Subjective Data

Chief Complaint: Slurred Speech and Left Side Weakness

History of Present Illness:

This 60-year-old male presents to the office at this date for an evaluation of slurred speech and left side weakness. Per patient’s wife, they went to bed at approximately 11pm and woke up at 5am. She then noticed his symptoms. Patient has a medical history of hypertension on an ACE inhibitor, hypercholesterolemia on a statin, coronary artery disease on aspirin, and heart attack 10 years ago (2012). Recent history includes an episode of amaurosis/blindness in the right eye which lasted approximately 5 minutes one month ago, and bilateral leg pain which lasted approximately 15 minutes three minutes ago. Current symptoms include slurred speech and inability to move left arm and leg.

Past Medical History:

Hypertension on ACE inhibitor. Year diagnosed/followed by/last appt not provided.

Hypercholesterolemia on statin. Year diagnosed/followed by/last appt not provided.

Coronary Artery Syndrome on aspirin. Year diagnosed/followed by/last appt not provided.

Heart Attack – 2012.

Prior hospitalizations/surgeries not provided.

Allergies: Not provided.

Medications:

Ace Inhibitor – specific med/ dose/ frequency/ last taken not provided.

Statin – specific med/ dose/ frequency/ last taken not provided.

Aspirin – dose/ frequency/ last taken not provided.

Social History:

Married. Admits to smoking and drinking in the past but stopped after his heart attack. Type and amount not provided. Children/sexual activity/ education/employment status/financial status/living situation/diet/exercise not provided.

Family History: Not provided.

Health Maintenance/Promotion: Not provided.

Review of Systems:

General: Endorses weakness.

Skin/Hair/Nails: Not provided.

Neurological: Endorses weakness.

HEENT: Endorses slurred speech.

Neck: Not provided.

Cardiovascular: Not provided.

Peripheral Vascular: Not provided.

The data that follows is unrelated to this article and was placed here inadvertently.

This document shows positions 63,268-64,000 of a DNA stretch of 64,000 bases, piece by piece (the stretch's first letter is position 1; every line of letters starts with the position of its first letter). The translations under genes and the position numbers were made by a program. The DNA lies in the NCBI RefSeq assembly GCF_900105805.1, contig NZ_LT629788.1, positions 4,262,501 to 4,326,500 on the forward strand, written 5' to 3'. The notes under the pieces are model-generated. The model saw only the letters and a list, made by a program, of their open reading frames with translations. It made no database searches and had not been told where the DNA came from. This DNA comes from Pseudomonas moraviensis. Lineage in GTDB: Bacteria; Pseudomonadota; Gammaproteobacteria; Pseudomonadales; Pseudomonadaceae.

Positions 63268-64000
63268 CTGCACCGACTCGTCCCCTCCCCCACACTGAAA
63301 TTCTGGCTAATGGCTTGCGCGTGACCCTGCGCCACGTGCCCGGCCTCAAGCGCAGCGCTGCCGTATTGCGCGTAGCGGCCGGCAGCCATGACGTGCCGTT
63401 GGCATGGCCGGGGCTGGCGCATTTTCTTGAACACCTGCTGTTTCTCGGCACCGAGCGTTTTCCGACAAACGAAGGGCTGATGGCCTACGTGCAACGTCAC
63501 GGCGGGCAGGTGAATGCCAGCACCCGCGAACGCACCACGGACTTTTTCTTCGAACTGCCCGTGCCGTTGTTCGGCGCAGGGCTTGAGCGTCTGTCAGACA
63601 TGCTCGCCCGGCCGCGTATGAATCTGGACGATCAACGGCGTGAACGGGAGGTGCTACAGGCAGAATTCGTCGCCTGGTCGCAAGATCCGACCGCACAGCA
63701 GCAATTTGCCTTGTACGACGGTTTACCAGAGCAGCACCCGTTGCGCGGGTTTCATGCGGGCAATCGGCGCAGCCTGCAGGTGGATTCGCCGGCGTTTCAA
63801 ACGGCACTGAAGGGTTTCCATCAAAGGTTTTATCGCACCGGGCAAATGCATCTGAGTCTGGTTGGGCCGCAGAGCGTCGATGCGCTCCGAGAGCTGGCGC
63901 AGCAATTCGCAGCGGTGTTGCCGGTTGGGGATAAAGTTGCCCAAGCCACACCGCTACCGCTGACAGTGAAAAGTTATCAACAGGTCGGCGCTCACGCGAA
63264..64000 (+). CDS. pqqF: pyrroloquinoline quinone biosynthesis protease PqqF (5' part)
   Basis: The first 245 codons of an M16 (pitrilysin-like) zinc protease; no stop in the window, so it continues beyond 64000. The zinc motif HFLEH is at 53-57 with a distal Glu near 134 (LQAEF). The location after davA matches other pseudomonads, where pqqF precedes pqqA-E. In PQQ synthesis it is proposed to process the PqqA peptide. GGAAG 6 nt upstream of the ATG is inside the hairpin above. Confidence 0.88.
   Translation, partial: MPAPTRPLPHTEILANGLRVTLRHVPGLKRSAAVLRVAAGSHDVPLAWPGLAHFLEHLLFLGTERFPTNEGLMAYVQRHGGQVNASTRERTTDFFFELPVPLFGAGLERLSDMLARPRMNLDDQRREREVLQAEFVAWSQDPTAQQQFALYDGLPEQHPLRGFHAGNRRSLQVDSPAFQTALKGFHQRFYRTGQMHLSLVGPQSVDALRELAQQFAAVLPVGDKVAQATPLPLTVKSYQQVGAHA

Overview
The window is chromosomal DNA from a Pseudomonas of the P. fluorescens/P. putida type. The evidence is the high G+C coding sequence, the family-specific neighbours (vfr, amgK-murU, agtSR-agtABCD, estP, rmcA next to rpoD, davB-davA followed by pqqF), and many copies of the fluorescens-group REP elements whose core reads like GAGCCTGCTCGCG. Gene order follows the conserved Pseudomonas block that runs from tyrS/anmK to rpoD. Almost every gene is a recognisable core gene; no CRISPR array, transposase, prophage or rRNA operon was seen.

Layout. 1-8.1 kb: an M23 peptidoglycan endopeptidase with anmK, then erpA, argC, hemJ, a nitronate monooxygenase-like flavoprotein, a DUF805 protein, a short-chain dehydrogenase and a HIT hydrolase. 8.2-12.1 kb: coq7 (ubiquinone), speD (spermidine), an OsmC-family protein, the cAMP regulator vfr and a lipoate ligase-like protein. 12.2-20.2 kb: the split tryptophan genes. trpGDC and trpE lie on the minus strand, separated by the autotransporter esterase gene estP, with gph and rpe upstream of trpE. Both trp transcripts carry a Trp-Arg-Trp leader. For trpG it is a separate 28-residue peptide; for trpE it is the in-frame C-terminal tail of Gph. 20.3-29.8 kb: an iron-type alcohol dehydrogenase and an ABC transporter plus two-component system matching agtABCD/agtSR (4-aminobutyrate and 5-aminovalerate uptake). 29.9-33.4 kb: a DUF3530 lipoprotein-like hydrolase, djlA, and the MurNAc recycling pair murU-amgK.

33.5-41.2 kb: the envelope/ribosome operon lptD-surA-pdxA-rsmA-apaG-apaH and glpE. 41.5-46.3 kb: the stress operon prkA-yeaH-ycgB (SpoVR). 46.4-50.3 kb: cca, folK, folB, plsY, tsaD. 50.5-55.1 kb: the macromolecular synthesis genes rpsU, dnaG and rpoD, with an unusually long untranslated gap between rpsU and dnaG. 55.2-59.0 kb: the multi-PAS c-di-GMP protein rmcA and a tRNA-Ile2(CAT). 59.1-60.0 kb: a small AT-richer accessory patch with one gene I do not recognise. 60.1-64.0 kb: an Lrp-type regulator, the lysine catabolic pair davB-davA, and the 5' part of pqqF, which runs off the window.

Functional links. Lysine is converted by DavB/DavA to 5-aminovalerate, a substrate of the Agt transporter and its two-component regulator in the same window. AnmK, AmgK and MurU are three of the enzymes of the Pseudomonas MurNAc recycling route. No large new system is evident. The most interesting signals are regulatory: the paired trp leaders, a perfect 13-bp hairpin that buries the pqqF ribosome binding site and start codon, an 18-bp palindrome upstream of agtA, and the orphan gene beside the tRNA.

Lungs: Not provided.

Gastrointestinal: Not provided.

Genitourinary: Not provided.

Musculoskeletal: Endorses left side weakness.

Endocrine: Not provided.

Psychiatry: Not provided.

 

Objective Data

Ht: —/ Wt: —/ BMI: — (Interpretation: —)

Vitals: BP 195/118, HR 106, RR 18, Temp 99.8, O2sat 97% on RA

General: Understands and follows commands.

Skin/Hair/Nails: Not provided.

Neurological: Alert and oriented. Does not recognize he is sick. Loss of awareness and attention with respect to objects or stimuli on left side.

HEENT: Pupils equal and reactive. Ocular movements intact. Unable to turn eyes voluntarily toward the left side. Mild dysarthria. Speech is fluent. Able to Understand and follow commands very well. Mild weakness on the left side of the face. Left sided homonymous hemaianopsia. No nystagmus or ptosis, and no tongue or uvula deviation.

Neck: Supple, no jugular venous distension, no bruits.

Cardiovascular: Regular without murmurs.

Peripheral Vascular: Not well perfused distally

Lungs: Breath sounds are clear bilaterally.

Gastrointestinal: Abdomen normal.

Genitourinary: Not provided.

Musculoskeletal: Left sided weakness. Unable to move left arm and leg. Hyperreflexia. Left greater toe is upgoing.

Endocrine: Not provided.

Psychiatry: Not provided.

Labs: Not provided.

Imaging: Not provided.

 

 

Social Determinants of Health

Research suggests that approximately half of stroke-related deaths have a social determinants of health (SDOH) aspect; specially, socioeconomic status and available of resources related to the management of modifiable risk factors (Avan et al., 2019). It is not provided whether this patient pursued medical attention after his episode of right sided blindness or after his incident of bilateral leg pain. When he arrived at the office, his blood pressure was in hypertensive crisis range – 195/118 – despite being on ACE inhibitors. It is important to determine if the patient has the economic and financial means to afford his medications, make follow-up appointments with his provider to change or add on new medications if needed, make appointments for medical episodes and events such as what occurred one month ago and three months ago. The patient could have experienced the bilateral leg pain due to a DVT, which dislodged to cause this event. If the patient had been able to receive adequate care at the time when he was experiencing that pain, this could have been avoided.